Meaning – 21st Century Challenges

“So if you want to know the truth about the universe, about the meaning of life, and about your own identity, the best place is to start is by observing suffering and exploring what it is. The answer is not a story.” Yuval Noah Harari

“How do you live in an age of bewilderment, when the old stories have collapsed, and no new story has yet emerged to replace them?” What will keep us busy when our jobs become obsolete? A new quest for mening is required. In the future, virtual worlds may take over and socially-constructed systems of meaning could lose their meaning.

The aim of this series of posts is to sketch possible thinking steps that might help us to get a solution or at least a direction for one of today’s urgent issues as identified by Yuval Noah Harari  in the book  21 Lessons for the 21st Century (see the blog post Will our inventions make us irrelevant?).

Introduction to the challenge

The focus of the fourth 21 Century Challenge will be on meaning. People have been asking questions about the meaning of life since time immortal.

  • Who am I?
  • What should I do in life?
  • What is the meaning of life

In the book it is explored as follows: Yuval suggests that in most cases when people ask about the meaning of life, they expect to hear a story.

Yuval believes that from a purely scientific viewpoint, human life has no meaning. Our actions are not part of a cosmic plan. Therefore any meaning that we give to our lives is just a delusion. Yet, it could be argued that the purpose of life has not been explored from a scientific viewpoint enough to conclude that life has no meaning. Regardless if life has a meaning or not, we are attached to it.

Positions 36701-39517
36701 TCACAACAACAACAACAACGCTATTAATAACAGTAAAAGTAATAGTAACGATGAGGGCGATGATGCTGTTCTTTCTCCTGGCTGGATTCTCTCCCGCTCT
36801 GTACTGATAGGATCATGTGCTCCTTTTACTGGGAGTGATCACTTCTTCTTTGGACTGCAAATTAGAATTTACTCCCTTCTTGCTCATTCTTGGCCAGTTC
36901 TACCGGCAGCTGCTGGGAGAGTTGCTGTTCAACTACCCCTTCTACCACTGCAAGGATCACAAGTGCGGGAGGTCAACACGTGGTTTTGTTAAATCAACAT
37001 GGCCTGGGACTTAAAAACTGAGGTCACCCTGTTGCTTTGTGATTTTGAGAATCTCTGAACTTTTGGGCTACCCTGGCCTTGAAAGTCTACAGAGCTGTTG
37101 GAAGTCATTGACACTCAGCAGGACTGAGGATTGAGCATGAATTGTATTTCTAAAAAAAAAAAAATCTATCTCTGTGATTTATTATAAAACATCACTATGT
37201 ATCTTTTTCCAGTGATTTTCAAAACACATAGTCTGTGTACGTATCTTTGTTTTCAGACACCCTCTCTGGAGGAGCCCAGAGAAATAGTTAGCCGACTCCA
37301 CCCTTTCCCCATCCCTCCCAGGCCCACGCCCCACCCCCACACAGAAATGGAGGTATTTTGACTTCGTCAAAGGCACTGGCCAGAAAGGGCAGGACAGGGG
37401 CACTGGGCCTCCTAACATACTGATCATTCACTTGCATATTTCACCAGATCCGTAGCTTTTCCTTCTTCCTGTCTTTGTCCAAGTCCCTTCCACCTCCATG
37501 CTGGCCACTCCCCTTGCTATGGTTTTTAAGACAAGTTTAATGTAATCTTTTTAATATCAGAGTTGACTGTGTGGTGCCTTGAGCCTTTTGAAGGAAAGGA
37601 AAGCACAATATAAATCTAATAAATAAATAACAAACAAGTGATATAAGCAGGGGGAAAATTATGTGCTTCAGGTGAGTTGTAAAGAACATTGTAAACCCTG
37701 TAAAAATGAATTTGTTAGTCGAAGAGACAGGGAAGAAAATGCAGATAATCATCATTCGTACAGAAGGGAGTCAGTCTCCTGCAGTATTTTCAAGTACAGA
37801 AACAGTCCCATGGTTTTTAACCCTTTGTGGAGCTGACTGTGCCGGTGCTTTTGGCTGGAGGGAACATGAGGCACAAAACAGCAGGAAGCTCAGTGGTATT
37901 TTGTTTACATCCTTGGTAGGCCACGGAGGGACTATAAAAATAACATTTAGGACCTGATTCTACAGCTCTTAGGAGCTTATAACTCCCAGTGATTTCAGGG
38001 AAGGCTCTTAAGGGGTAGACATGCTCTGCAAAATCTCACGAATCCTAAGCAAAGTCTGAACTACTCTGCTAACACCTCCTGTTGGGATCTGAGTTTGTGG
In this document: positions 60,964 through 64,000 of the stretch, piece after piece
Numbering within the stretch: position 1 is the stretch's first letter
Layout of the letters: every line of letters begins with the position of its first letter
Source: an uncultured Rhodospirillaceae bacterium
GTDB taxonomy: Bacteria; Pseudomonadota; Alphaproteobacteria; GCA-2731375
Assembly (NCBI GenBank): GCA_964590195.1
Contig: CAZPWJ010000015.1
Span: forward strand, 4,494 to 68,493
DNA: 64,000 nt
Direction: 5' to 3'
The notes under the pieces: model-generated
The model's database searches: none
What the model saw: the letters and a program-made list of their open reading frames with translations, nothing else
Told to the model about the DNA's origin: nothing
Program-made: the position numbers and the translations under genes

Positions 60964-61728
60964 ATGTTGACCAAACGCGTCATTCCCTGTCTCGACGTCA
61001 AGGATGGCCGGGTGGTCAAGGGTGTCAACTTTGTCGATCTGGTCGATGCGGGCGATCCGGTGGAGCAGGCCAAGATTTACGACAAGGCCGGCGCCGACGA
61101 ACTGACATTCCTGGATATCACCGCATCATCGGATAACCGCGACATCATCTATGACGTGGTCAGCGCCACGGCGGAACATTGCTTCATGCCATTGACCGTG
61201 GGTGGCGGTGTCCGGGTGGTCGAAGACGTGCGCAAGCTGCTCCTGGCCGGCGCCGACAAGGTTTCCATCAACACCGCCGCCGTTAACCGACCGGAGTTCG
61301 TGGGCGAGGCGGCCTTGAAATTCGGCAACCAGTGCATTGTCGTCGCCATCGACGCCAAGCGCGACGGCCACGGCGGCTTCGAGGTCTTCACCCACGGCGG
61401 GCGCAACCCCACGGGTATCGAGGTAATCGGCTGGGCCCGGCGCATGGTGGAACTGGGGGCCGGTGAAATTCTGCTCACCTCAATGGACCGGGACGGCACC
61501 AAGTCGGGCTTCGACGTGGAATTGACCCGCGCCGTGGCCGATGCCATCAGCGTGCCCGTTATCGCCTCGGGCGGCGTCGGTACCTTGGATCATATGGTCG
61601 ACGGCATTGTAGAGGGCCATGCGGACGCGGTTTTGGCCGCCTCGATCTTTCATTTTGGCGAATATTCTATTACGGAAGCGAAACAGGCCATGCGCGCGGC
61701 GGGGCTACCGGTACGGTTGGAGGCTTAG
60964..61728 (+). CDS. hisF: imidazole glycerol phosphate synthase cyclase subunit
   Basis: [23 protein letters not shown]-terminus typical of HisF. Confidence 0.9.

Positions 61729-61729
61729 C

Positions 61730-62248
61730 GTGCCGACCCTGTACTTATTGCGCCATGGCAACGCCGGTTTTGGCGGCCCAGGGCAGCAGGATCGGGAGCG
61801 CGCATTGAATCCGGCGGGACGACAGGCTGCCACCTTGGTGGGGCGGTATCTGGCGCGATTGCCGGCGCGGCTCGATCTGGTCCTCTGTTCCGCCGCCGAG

Approach to the thinking

In this challenge, we will use tools to break down the challenge into subquestions. In addition, the meaning of life also brings up the question of whether or not life exists elsewhere in the Universe. So we will also use tools to broaden the question. Connoisseurs of the Direct Attention Thinking Tools will recognize the tools for broadening perception: Other Peoples Views (OPV), Key Values Involved (KVI), Consider All Factors (CAF) and Consequence and Sequel (C&S).

You cannot buy, at least not yet, a cookery book with the recipes for the meaning of life but many of us turn to ideologies. The question has attracted attention from for example, theologists, philosophers and scientists.

  • Why did so many people follow enthusiastically but blindly the main 20st century ideologies? What has been so attractive in them?
  • What types of ideologies will emerge in the future?
  • What kind of meaning of life will be derived from it?
  • How will the ideas derived from the ideologis be spread and accessed?

The meaning of life as we perceive it is often derived from philosophical religious, and scientific inquiries about happiness, existence, consciousness and social ties.

  • In what ways will advances in technology change meaning of future life?
  • Is immortality possible?
  • How will robots change our daily life and affect our ideas about the meaning of life?

The search for meaning is often described as an individual quest. New technologies, scientific discoveries and changes to our environment may change our values.

  • Who determines what is a meaningful life?
  • How might future changes in the opportunities a person has and changes in the environment that a person is associated with affect the meaning of life?

We invite you to do some digesting and preliminary thinking on the topics above.

Next week, we will post two questions regarding the future meaning of life, with a suggestion for using a thinking tool.

Meaningful thinking!



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